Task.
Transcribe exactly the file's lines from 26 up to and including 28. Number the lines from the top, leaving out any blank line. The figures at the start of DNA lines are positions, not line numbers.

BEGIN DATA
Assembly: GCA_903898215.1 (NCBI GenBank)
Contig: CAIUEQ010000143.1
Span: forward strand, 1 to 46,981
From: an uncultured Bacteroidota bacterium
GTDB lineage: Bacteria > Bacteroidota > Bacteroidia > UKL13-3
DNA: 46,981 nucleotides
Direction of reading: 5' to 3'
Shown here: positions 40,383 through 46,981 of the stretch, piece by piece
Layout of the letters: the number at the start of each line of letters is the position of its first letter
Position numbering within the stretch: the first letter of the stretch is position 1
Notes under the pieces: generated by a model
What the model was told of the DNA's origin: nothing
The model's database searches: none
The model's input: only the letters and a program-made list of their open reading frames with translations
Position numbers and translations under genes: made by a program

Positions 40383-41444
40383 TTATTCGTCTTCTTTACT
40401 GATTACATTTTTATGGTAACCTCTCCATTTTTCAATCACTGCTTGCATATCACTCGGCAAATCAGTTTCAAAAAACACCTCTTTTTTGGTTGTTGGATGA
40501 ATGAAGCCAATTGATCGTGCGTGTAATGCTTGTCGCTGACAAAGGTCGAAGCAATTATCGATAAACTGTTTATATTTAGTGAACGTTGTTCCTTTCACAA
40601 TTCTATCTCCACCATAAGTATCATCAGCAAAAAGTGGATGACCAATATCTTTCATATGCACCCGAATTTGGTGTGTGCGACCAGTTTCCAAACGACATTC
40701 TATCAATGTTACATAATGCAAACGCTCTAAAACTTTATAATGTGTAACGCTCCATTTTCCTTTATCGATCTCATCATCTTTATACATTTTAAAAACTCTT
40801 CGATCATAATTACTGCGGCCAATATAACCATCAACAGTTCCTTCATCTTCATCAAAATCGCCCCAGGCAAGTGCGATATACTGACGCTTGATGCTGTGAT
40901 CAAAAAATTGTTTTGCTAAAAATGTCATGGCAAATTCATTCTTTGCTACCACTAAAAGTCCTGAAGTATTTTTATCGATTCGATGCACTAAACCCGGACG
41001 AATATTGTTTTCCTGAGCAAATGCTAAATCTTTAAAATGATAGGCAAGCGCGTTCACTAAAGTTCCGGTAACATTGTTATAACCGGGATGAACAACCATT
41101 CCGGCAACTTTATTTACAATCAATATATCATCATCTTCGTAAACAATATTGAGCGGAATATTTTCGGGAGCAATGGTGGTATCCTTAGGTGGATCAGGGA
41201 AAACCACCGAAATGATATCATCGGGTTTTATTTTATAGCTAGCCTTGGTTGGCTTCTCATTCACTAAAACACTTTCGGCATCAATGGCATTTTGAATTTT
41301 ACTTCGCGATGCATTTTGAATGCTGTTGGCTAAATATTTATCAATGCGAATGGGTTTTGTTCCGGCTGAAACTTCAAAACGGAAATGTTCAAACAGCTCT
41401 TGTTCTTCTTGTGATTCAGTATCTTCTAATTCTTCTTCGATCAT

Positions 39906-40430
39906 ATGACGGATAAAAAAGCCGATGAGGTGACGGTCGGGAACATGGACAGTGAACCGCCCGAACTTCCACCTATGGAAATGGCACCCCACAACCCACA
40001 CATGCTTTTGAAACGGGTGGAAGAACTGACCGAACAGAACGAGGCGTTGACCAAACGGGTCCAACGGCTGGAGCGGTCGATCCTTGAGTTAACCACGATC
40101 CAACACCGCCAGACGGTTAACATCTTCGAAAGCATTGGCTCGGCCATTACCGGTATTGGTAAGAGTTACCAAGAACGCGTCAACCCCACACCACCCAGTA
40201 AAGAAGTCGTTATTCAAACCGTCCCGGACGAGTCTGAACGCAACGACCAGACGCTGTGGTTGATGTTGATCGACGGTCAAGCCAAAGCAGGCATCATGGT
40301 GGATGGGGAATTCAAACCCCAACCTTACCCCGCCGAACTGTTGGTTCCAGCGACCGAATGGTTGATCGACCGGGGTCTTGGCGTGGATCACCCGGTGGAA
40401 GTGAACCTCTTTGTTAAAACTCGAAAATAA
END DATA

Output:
41201 AAACCACCGAAATGATATCATCGGGTTTTATTTTATAGCTAGCCTTGGTTGGCTTCTCATTCACTAAAACACTTTCGGCATCAATGGCATTTTGAATTTT
41301 ACTTCGCGATGCATTTTGAATGCTGTTGGCTAAATATTTATCAATGCGAATGGGTTTTGTTCCGGCTGAAACTTCAAAACGGAAATGTTCAAACAGCTCT
41401 TGTTCTTCTTGTGATTCAGTATCTTCTAATTCTTCTTCGATCAT